City still plans to take land of charity

Condemnation looms as time grows short

November 22, 2006|By Lorraine Mirabella | Lorraine Mirabella,Sun reporter

Baltimore officials are moving ahead to condemn property of the Harry and Jeanette Weinberg Foundation as part of the major west side redevelopment project, while hoping to sign a final agreement by year's end with the New York developer chosen for the job.

But local business leaders are exploring ways for the superblock project to move forward without a prolonged legal fight and to resolve the deepening rift between the city and one of its largest charities.

The city and the Weinberg Foundation blame each other for the collapse of the latest round of negotiations. The Weinberg buildings comprise more than half the property in the six-block redevelopment area.

"We regret it. ... It's unfortunate, but we're moving forward with updated appraisals and moving toward quick-take condemnations," said M.J. "Jay" Brodie, head of the city's development agency, the Baltimore Development Corp.

He said yesterday that the city would seek approval from the Board of Estimates to proceed with condemnation either in late December or January.

At the same time, he said, the city is working toward completing a land disposition agreement with the developer, Chera Feil Goldman Group, by the end of the year.

Chera's exclusive negotiating privilege with the city to redevelop the superblock ends at the end of the year, but the development agency's board could vote at its Dec. 21 meeting to extend that negotiating period, Brodie said.

In a bid to show the long-stalled project was moving ahead, the development agency announced yesterday that Chera has hired an architect and will work with a minority partner from Atlanta - both developments reported earlier this month.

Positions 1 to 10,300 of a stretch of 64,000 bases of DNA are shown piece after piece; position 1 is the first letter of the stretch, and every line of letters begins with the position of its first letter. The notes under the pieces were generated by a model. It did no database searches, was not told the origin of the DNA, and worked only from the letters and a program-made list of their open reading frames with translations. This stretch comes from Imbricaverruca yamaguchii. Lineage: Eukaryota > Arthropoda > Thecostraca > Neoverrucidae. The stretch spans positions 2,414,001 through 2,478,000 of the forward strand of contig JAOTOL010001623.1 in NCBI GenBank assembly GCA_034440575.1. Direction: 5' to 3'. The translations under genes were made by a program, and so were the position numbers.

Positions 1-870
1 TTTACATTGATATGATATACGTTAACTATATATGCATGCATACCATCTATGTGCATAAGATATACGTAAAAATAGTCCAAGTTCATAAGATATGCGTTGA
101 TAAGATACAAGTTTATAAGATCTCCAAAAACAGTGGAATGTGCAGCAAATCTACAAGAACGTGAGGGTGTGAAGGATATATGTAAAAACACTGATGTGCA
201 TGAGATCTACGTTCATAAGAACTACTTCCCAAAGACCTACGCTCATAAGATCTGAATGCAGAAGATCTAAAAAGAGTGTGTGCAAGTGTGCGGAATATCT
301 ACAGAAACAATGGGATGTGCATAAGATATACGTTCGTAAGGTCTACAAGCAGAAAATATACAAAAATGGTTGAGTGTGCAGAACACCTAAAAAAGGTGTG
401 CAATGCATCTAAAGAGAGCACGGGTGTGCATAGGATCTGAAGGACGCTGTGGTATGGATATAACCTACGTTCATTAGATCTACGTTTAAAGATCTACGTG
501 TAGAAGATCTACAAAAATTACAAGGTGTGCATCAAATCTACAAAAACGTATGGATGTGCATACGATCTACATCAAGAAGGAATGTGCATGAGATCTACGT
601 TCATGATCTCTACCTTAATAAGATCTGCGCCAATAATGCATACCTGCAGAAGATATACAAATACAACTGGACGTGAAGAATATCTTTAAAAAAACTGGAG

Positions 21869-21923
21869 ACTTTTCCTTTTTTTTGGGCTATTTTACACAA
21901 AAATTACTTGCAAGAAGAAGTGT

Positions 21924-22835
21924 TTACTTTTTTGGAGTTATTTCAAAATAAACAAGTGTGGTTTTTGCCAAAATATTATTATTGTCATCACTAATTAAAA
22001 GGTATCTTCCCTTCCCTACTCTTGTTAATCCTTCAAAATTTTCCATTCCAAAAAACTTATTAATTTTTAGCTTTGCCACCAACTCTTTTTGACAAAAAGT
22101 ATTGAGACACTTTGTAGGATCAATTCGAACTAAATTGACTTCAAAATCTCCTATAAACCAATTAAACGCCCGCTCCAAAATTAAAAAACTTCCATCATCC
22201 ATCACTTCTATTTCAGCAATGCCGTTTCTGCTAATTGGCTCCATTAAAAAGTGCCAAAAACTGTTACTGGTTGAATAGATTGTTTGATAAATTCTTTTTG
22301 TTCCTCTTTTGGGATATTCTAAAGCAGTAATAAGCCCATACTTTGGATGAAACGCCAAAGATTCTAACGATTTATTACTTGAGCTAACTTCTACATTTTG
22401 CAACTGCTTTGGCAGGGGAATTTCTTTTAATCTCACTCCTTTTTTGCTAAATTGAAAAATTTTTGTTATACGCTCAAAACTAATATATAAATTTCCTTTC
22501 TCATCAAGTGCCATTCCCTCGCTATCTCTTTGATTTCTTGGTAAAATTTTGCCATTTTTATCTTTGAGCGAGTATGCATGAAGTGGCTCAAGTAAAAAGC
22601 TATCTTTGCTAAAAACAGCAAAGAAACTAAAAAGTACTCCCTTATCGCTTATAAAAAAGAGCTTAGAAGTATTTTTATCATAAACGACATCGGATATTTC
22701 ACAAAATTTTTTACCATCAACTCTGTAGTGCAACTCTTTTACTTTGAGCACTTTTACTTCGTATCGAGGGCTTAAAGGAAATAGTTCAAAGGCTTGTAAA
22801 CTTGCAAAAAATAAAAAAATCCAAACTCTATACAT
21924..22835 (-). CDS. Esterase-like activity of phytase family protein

The development agency said the Harold A. Dawson Co. of Atlanta will co-develop housing planned for the 3.6-acre superblock.

The design of the superblock's housing, shops and offices will be done by Cooper, Robertson & Partners, the New York architectural firm that designed the new master plan for the Inner Harbor.

The Chera group has proposed building 225 apartments and 64,500 square feet of shops in the superblock area bounded by Lexington, Fayette, Howard and Liberty streets.

A spokesman for the Greater Baltimore Committee said yesterday that business leaders are hoping to avoid the lengthy battle likely to come with condemnation proceedings, even after two unsuccessful rounds of negotiations between the city and the Weinberg Foundation.

"The GBC and others are seeking to explore ways to resolve the superblock issue short of a condemnation proceeding that could get tied up in prolonged, adversarial litigation," said Gene Bracken, GBC spokesman.

"Business leaders are looking for a less contentious way to resolve the situation, but I don't think there's any consensus about how to resolve it," Bracken said.

Isaac Chera, a partner in the Chera group, said yesterday that he hoped the city and Weinberg Foundation could still work out a settlement but warned that further delays could derail the project.

"I was quite disappointed that it got hung up on one issue. At this point, we are just continuing to operate as business as usual. We are going to continue to operate under that premise until we're given reason not to. Any more delays could risk this project ever being developed if the economy turns."

The city's determination to proceed to condemnation comes as Mayor Martin O'Malley, who made the final decisions to select the Chera group and to proceed with condemnation, prepares to leave office in January to become governor.

The issue then would be left to his successor, City Council President Sheila Dixon. Dixon also has one of the five votes on the Board of Estimates. Phone calls to Dixon's office were not returned yesterday. Dixon's executive director, Ruffin Brown, said last week that she would defer to O'Malley until he leaves office.

The city set the clock ticking on condemnation in July. Later that month the Weinberg Foundation unveiled plans to redevelop the entire superblock in conjunction with the Cordish Co. into a dense mix of housing, offices and shops of more than 2 million square feet.

Subsequently Weinberg and the city embarked on negotiations to resolve the dispute.

City Solicitor Ralph S. Tyler, who had been leading the talks, said earlier this month that the parties were unable to reach an agreement and the city would move to seize the properties.

Last week, Brodie told the Baltimore Development Corp.'s first public meeting that the city had twice thought a deal had been reached only to have Weinberg officials raise new issues.

Shale D. Stiller, the Weinberg Foundation's chairman and chief executive, declined comment yesterday. But in an interview earlier this month, Stiller said the foundation had been unfairly painted as the villain in the standoff.

"We have done everything we could have possibly done in the past two years to move the superblock forward," Stiller said in the interview.

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